Finding 'enough': 6 ways you can tame holiday overeating

Holiday weight gain - Thanksgiving platterHoliday weight gain - Thanksgiving platterWhen we say "good-bye" to healthy eating on Thanksgiving, the feeling afterwards can be terrible if we overdo it. Holidays are meant to be fun - and this includes food. But how to feast while also honoring our needs for health, energy, vitality and beauty? Here's how I plan to make it through this Thanksgiving without feeling deprived or counting calories:

It starts with finding "enough." It's easy to get into the trap of, "It's the holidays, I can eat whatever I want!" This is all or nothing thinking, overdoing it now and then "punishing" yourself with a diet in January. On the other hand, feeling deprived - not allowing yourself to enjoy special holiday foods - is one of the reasons we end up overeating. (Read how to end emotional eating).

Find that sweet spot where you feel treated - maybe it's your mother in law's famous mashed potatoes and pumpkin pie - and then stop. Enjoy what feels good without overdoing it. This is healthy indulgence. How you feel (anxious versus relaxed; deprived versus nourished) can make all the difference.

Let's explore these 6 ways to make it work:

1. Relax your anxiety about holiday eating.

500 extra calories of potatoes and stuffing is not going to harm your body. What harms your body is anxiety about those extra calories. Scientists even have a name for this: pleasure anxiety.

When we label foods as good or bad, we feel bad when we eat "bad" foods. Then every time we eat a slice of pie or a hunk of bread, we feel guilty. According to Marc David, author of The Slow Down Diet, this anxiety about eating treat foods puts our bodies in a stressful state, translating into weight gain. By contrast, when you relax and enjoy your food without guilt, you put your body into a state of optimal digestion - instead of sending your treat foods straight to your hips.

2. Listen to your body.

Part of the reason we feel guilty for eating pleasurable foods is that we overeat them. Don't throw all your limits out the window. Honor the subtle difference between healthy and unhealthy indulgence: when the extra bite of pie makes you feel overstuffed, or when an extra serving makes you sleepy and groggy.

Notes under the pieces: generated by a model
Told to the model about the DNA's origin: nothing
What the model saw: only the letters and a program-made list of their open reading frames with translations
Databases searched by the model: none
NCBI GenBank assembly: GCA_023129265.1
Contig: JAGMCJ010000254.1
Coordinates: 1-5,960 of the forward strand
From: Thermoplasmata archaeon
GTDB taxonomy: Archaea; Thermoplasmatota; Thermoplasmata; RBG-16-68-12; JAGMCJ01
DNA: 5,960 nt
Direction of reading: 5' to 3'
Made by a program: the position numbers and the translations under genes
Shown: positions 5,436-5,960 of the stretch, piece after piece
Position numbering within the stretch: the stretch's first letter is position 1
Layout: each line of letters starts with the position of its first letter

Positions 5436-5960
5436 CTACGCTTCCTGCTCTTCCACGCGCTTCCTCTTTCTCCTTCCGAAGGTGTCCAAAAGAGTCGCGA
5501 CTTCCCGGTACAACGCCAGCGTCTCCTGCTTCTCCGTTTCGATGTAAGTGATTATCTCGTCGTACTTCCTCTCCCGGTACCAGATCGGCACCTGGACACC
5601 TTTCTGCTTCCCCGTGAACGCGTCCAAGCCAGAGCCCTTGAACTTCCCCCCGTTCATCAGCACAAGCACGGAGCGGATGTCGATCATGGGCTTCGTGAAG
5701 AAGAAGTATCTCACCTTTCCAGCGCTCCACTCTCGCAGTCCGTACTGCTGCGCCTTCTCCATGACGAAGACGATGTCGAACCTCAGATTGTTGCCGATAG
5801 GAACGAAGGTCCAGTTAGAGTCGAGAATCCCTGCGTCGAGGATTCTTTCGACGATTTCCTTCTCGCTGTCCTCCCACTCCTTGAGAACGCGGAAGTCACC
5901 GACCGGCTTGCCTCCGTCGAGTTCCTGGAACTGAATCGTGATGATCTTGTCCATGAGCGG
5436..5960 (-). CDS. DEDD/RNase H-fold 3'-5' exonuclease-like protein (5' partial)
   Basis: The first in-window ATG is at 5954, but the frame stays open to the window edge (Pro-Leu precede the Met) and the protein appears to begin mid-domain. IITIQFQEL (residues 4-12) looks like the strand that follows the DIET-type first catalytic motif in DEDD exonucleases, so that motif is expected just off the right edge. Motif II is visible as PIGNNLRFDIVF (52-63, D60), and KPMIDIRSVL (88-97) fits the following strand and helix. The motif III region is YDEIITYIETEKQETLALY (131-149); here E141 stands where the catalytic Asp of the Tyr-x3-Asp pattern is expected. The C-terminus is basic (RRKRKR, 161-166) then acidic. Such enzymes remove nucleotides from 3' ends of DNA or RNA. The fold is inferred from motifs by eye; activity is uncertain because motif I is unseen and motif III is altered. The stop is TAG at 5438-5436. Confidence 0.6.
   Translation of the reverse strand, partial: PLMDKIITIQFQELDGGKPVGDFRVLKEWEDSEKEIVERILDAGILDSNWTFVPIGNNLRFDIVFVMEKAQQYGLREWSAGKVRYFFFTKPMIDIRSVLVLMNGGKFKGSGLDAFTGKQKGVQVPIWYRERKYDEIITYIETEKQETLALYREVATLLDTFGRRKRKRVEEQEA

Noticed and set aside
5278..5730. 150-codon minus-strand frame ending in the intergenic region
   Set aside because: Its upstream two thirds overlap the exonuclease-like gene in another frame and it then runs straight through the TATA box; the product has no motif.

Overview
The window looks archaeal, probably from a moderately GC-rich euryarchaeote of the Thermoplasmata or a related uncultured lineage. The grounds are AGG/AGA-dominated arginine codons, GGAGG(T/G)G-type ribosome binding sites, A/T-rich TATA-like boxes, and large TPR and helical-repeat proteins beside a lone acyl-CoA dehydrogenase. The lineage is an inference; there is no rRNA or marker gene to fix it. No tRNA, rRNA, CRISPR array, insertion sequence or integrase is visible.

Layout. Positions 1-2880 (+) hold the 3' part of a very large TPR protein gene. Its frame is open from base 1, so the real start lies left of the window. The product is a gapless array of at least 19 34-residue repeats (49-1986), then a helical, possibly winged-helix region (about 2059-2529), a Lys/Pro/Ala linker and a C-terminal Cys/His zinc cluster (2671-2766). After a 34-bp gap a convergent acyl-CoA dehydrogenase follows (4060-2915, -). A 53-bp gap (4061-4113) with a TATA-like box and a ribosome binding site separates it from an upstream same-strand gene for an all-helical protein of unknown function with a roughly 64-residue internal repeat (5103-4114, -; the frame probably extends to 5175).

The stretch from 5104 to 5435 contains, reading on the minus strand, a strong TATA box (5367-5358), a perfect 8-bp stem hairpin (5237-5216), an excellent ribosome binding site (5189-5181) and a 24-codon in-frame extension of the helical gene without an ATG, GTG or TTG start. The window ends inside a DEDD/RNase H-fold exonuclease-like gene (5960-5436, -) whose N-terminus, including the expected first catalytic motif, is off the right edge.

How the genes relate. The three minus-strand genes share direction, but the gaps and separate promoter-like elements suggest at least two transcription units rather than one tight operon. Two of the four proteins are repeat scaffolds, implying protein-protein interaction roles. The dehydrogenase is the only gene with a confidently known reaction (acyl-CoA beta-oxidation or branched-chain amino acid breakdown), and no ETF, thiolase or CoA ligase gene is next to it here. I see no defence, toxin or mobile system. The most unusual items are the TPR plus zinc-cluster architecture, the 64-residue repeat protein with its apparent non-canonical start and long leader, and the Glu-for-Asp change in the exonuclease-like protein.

Listen to your body: it will tell you when you've had enough. Your mind, however, we tell you to keep eating. Separate the two by feeling your hunger or growing fullness instead of listening to your mind's desire for more.

3. Savor your food.

When we shovel our food down without tasting it, our brain interprets this as, "I haven't been fed." It will continue to seek out food so that it feels full and nourished - leading you to overeat. Changing this behavior isn't a question of willpower, but of awareness, nutritionist Marc David says.

Slow down. Savoring your food will make you satisfied with less. Get out of your thoughts - anxieties not only about food but also about the family dynamics that pop up during the holidays. Pay attention to the taste, texture, and aroma of your food. When you're eating, focus on eating.

4. The leftovers will still be there...

Part of the appeal of holidays is that we eat special foods that we reserve for this time of year. This can lead to feelings of scarcity, where we hoard the turkey, sweet potatoes, and apple pie because they only come around once every 12 months.

As Scarlett O' Hara said, "Tomorrow is another day." Instead of doing your feasting all in one day, spread it out over the course of the holidays. Save the leftovers and have turkey again the day after Thanksgiving. Having your favorites more than once quiets feelings of, "I have to have it all right now."

5. Leave the kitchen.

When you're surrounded by temptation, it's helpful to get away from the food. Go outside. Instead of watching football, play a pick up game in the backyard. Go on a walk after the big meal - take a plate of turkey to an elderly neighbor or take the leftover pie to the local fire station.

These activities get you moving, help your digestion, and change the day's focus from being solely about the food.


6. Focus on things besides food.

We use food to connect with our friends and family and to celebrate. But there are a million other ways to create a holiday spirit that don't involve eating. Create a ritual of sharing what you're thankful for. Play board or card games. Watch a holiday movie. Look through old family photo albums with grandma. Help wash the dishes and bond with your aunts in the kitchen. Create those feelings of love and connection without focusing on the food.

You can avoid overeating during the holidays. Focus on slowing down, listening to your body and enjoying your food.

I'm going to visualize waking up Friday morning feeling great: and use that desire as something to hook onto during the holiday, to keep focused on what I want to be, how I want to feel, and how I want to treat your body. Join me?


About the author: Karly Randolph-Pitman's books and programs help women learn how to stop overeating, control sugar cravings, and create a positive body image with self-care. An active forum helps women make it through the holidays with a proven program and mutual support.

[photo credit: Getty Images]